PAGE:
How society and the law will need to adapt to autonomous vehicles
Epochal changes in the movement of people and goods over the millennia — like the creation of the wheel or the invention of the steam engine — have resulted in dramatic societal changes. Most recently, the diesel engine gave us cheap and ubiquitous travel options and connected our communities in ways no-one initially comprehended.
The next revolutionary technology in mobility will be connected and Highly Automated Vehicles (HAVs). While the technologists are making daily strides, the policy and law makers need to keep pace. In the development of autonomous vehicles we need to consider the unintended consequences and the likely impacts on our societies.
As pilot tests are rolled out, concerns have been expressed about how the law may, or may not, be an impediment to the effective and efficient integration and rollout of these vehicles and technologies to public highways around the world.
And as lawmakers, we don’t want to stand in the way of progress. While considering how to legislate for anticipated change we have a duty to adopt a ‘goldilocks’ type approach where we put in place ‘just-right’ standards that are robust enough to placate fears about HAVs, while still encouraging innovation.
We need to set up the licensing and insurance structures for these vehicles and ensure that basic safety, security and liability laws protect citizens from unintended consequences. The complexity around these issues is further compounded by the fact that there are least five different levels of automation:
At levels 0–2 the human driver monitors driving and the environment but at levels 3 through 5 the automated driving system monitors the driving environment. So lawmakers are having to consider a blended mix of technologies that may (or may not) occupy our road network alongside the current non-automated driving fleet.
This is no simple challenge, but we’re seeing various approaches around the globe of lawmakers trying to get to grips with these complexities, putting in place standards on many legal fronts that allow for pilot tests to begin.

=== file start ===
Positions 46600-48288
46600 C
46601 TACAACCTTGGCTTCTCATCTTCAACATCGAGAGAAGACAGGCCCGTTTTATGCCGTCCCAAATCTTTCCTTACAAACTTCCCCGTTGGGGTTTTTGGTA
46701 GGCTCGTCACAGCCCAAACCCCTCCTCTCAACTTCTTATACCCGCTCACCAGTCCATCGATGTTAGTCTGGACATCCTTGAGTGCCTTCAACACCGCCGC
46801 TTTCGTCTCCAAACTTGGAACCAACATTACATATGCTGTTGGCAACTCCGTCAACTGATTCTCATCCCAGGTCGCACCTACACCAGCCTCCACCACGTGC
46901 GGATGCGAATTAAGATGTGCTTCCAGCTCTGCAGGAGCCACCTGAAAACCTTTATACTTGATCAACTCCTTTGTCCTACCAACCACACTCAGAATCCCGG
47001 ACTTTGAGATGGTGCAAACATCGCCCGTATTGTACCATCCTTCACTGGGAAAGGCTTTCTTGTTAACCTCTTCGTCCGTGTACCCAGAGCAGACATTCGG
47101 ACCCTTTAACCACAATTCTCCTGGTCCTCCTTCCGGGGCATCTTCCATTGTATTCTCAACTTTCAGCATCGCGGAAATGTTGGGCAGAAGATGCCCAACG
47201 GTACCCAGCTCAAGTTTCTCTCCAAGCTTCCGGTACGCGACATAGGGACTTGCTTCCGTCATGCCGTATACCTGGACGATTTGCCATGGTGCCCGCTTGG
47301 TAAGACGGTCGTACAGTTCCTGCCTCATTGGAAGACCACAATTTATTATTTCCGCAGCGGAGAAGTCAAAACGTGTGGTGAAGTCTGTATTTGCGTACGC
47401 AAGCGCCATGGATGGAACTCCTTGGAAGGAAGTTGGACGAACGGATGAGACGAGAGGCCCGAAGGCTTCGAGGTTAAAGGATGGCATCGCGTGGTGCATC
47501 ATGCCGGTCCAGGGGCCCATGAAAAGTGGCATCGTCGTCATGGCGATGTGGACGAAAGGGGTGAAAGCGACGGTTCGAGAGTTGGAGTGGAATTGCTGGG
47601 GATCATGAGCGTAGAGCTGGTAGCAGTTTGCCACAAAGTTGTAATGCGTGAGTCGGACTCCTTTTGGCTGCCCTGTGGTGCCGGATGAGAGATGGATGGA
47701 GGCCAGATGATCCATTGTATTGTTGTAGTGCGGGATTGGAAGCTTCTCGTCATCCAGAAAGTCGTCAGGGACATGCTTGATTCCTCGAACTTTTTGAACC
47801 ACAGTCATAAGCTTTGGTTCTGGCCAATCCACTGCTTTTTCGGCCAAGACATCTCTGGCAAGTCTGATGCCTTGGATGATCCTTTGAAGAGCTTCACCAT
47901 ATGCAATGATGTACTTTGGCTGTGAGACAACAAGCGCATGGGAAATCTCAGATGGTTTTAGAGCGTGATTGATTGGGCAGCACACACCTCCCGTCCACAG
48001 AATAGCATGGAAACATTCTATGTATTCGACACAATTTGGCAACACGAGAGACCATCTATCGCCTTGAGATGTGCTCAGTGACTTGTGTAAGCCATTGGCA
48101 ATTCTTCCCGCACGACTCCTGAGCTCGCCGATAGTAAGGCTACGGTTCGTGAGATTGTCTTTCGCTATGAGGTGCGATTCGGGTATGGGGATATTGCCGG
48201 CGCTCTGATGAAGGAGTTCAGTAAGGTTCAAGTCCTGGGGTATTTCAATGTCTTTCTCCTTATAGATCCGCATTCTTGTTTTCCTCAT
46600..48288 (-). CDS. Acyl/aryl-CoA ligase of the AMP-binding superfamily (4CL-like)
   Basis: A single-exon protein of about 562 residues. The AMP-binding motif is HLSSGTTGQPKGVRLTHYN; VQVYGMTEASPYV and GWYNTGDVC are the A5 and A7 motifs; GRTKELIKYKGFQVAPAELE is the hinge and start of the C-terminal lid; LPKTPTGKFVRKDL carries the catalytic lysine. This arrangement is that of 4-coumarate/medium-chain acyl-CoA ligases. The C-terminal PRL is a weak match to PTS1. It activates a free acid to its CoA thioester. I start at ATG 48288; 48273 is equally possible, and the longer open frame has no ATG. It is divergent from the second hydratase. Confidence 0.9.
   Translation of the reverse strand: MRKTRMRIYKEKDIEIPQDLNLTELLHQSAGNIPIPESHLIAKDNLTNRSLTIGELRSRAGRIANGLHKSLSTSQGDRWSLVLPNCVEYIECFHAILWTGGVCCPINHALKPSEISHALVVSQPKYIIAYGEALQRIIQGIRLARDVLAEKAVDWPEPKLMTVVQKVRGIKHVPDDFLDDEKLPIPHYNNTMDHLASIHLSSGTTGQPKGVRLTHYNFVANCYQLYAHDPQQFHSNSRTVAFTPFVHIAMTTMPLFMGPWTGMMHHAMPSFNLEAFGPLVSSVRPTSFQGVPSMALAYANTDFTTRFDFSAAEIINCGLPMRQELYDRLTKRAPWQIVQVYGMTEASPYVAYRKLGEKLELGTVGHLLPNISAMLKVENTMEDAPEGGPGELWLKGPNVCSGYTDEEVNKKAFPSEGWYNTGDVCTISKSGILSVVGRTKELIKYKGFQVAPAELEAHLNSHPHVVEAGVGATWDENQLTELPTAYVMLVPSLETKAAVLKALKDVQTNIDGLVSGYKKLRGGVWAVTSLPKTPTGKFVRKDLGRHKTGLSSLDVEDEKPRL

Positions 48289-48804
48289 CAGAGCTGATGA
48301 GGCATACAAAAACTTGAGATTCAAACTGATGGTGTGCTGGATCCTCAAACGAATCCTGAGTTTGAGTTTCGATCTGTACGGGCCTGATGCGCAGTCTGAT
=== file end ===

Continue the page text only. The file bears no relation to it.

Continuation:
One such example is the UKs Vehicle Technology and Aviation Bill 2016–2017 introduced on February 22, 2017.
This bill outlines the liability of insurers for automated vehicles including contributory negligence standards, rights of recovery for unauthorised alternations or the failure to update software, and the rights of the insurer to claim against a person responsible for an accident.
This is the kind of work that needs to be done to provide a groundwork and some certainty to equipment manufacturers, software developers and the public at large before they purchase these vehicles.
It also starts to put a framework around aftermarket software additions that provide connectivity or further automation to older non-HAV type vehicles.
As ever, there are a number of different regulatory frameworks in operation. There are three major classes of regulatory framework being put into place around the world currently:
1. A prescriptive type approach (adopted in California, Finland and the Netherlands) where laws are created with specific rules around the deployment of these vehicles, vehicle licensing, driver licensing, pilot testing permit authorization, and minimum liability insurance amounts required to be held.
2. A policy type approach (France, Florida, Michigan), that puts in place a framework but no prescriptive legislation. By adopting this approach you exert less control over manufacturers wishing to test vehicles on public roads and do not put in place any geographical restrictions.
3. Ad-hoc pilot testing approach approved without any formative legislation, ordinances or rules in place. An example of this approach can be seen in Uber’s pilot testing of automated taxis in Pittsburg Pennsylvania and the UK’s funding of four cities at £10 million each to test driverless cars
Each of these approaches creates its own set of challenges, and it is probable that as vehicle fleets evolve over time continued legislation will still be needed from central, state and local governments. Along the way we will encounter both anticipated and unexpected consequences and it’s likely that some legislation will be rendered obsolete.